“I’m not so worried about alienating or pissing people off so much as trying to do the thing that they came here for first and then offer them additional valuable things second,” he said.

He makes smaller tweaks to the core coverage with that in mind as well. Readers began to tell Kiser that the main narrative in the daily update was getting congested with too many stories. So he pared it back and created a Notables section at the end of each issue with stories that are worth mentioning but aren’t as important.

He’s taking that same approach as new opportunities present themselves, and he judges things based on whether they will detract from the central offering of recapping the news in a concise and clear way.

“I’m trying to become the Minor Threat of political newsletters,” he said, referring to the 1980s punk band. Some of the bands’ members created their own record label to be able to sell their music without major distributors.

“They put out hardcore records for all these great bands,” Kiser said. “They’ve remained true to their value system and they’ve never compromised on that value system. It gives them so much authenticity and cred within their community that people 30 years later still refer to them as I’m doing as one of the best hardcore bands ever.”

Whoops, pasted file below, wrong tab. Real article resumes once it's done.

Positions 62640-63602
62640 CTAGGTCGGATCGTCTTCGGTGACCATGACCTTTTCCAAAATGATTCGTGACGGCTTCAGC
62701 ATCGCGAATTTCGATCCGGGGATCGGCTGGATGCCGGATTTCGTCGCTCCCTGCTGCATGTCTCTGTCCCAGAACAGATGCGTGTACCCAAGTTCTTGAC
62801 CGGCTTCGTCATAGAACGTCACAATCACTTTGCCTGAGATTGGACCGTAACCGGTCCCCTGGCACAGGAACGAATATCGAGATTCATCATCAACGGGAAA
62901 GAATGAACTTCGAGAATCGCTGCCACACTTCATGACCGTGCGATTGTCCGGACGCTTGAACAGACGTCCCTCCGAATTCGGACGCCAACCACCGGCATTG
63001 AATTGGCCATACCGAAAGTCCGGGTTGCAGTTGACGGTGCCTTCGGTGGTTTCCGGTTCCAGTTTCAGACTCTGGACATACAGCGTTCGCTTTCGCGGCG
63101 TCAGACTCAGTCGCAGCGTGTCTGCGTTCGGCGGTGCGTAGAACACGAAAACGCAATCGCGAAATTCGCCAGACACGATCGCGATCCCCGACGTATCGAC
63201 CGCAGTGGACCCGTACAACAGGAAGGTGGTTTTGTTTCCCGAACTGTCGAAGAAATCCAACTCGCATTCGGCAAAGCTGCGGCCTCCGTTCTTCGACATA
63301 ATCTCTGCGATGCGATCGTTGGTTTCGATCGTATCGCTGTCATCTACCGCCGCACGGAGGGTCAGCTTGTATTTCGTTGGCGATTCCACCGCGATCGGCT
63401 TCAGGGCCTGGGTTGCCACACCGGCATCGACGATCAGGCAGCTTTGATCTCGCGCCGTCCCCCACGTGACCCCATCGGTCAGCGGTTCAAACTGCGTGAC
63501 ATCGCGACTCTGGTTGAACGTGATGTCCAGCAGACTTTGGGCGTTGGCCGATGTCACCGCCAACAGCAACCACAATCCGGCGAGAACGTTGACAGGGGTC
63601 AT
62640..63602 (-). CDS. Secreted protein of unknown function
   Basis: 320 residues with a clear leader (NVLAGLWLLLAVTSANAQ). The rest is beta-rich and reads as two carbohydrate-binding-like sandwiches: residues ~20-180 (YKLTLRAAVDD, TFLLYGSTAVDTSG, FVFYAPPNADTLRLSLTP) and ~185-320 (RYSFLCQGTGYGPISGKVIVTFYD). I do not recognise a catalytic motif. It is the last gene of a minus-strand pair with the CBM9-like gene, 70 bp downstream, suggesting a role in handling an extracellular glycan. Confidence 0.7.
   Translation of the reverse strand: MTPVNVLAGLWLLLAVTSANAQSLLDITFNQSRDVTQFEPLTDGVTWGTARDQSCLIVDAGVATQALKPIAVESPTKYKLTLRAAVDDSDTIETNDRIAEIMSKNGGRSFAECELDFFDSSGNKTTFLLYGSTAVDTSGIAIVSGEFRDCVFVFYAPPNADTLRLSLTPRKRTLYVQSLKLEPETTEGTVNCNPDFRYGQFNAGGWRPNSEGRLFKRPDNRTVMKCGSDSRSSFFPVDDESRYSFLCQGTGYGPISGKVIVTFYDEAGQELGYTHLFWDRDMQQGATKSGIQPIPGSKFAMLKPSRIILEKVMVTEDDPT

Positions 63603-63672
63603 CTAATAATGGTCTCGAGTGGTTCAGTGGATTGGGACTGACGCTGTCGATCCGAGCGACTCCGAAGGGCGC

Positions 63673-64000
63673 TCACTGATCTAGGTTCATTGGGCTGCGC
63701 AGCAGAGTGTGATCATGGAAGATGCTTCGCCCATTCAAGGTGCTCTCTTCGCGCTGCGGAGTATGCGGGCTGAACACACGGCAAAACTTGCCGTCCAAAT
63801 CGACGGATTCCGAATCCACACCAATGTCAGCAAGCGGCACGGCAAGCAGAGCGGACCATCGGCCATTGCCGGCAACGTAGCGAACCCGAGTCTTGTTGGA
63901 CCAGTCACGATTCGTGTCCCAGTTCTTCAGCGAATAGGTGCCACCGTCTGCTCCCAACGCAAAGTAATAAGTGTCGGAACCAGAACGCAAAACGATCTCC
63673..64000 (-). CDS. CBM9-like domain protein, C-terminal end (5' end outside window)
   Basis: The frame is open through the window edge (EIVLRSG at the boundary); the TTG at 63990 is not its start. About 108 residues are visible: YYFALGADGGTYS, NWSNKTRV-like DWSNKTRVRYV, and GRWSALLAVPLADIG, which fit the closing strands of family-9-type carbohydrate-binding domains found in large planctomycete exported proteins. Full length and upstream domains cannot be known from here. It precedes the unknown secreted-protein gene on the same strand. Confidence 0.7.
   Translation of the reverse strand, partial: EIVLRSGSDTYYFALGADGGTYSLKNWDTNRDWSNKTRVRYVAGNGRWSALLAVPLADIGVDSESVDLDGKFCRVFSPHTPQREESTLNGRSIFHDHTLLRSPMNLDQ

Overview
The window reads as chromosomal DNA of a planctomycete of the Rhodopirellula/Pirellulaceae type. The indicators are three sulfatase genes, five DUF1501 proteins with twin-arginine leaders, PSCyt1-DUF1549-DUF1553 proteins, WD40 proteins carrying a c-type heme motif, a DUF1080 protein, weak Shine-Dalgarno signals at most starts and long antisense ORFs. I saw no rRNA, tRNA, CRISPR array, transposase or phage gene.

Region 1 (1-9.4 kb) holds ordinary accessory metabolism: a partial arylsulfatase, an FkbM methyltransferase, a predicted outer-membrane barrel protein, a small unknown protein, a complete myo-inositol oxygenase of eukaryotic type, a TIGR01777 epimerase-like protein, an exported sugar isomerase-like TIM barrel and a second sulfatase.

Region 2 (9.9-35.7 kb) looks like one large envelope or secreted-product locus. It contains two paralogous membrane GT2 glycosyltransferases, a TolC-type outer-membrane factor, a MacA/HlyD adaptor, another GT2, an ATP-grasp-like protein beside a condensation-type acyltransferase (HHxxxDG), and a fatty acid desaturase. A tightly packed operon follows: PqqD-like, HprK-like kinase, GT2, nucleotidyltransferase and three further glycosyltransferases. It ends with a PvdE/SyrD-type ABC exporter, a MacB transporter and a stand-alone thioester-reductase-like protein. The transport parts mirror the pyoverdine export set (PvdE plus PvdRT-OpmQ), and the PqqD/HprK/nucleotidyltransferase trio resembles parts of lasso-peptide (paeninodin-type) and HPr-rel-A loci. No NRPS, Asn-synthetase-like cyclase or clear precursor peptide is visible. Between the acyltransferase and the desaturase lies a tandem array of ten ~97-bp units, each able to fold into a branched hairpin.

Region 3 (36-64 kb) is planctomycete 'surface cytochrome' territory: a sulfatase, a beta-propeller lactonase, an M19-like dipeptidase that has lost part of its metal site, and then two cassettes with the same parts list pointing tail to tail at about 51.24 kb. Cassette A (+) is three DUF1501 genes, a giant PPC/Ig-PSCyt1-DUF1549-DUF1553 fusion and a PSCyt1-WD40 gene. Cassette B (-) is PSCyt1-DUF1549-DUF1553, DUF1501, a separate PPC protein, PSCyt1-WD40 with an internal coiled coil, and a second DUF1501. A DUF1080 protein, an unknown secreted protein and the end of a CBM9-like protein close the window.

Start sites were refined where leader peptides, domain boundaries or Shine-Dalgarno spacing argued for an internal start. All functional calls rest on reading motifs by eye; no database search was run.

You can only do so much: Even as Kiser tries to get community members involved, he’s trying not to overstretch himself.

There are two or three people, for instance, who primarily handle the copy editing.

“That’s a manageable number for me, Kiser said.  “Now, if I had 10 or 12 people doing that, now that starts to become a bit of a distraction. I don’t broadcast that as much even though on every blog post there’s a link that says ‘improve this article’ and people find it organically.”

He wants people to find ways to get involved on their own terms so they can make it want they want.

You also need to know when to say no or stop doing something. It’s valuable to experiment, but you shouldn’t keep doing things if they aren’t working.

Before partnering with Amditis, some other people tried working with Kiser to start a WTFJHT podcast. Kiser didn’t like it, so they stopped. It didn’t fit the brand. At one point Kiser was also selling merchandise, but fulfilling orders was taking up too much time so he’s put that on hold.

And just recently, Kiser experimented for a few days by asking community members to contribute their own blurbs for WTFJHT on a public Etherpad, a collaborative document from Mozilla.

Every day, up to 12 people would be posting links and their own summaries into the document.

“The problem was that it became unmanageable for me,” Kiser said. “It took me more time to leverage that wisdom of that part of the community and figure out how to make it fit into what I normally do.”

The Future

Everything dies, baby that’s a fact: Kiser says he sees two natural endpoints for WTFJHT:

1. The Trump administration ends, or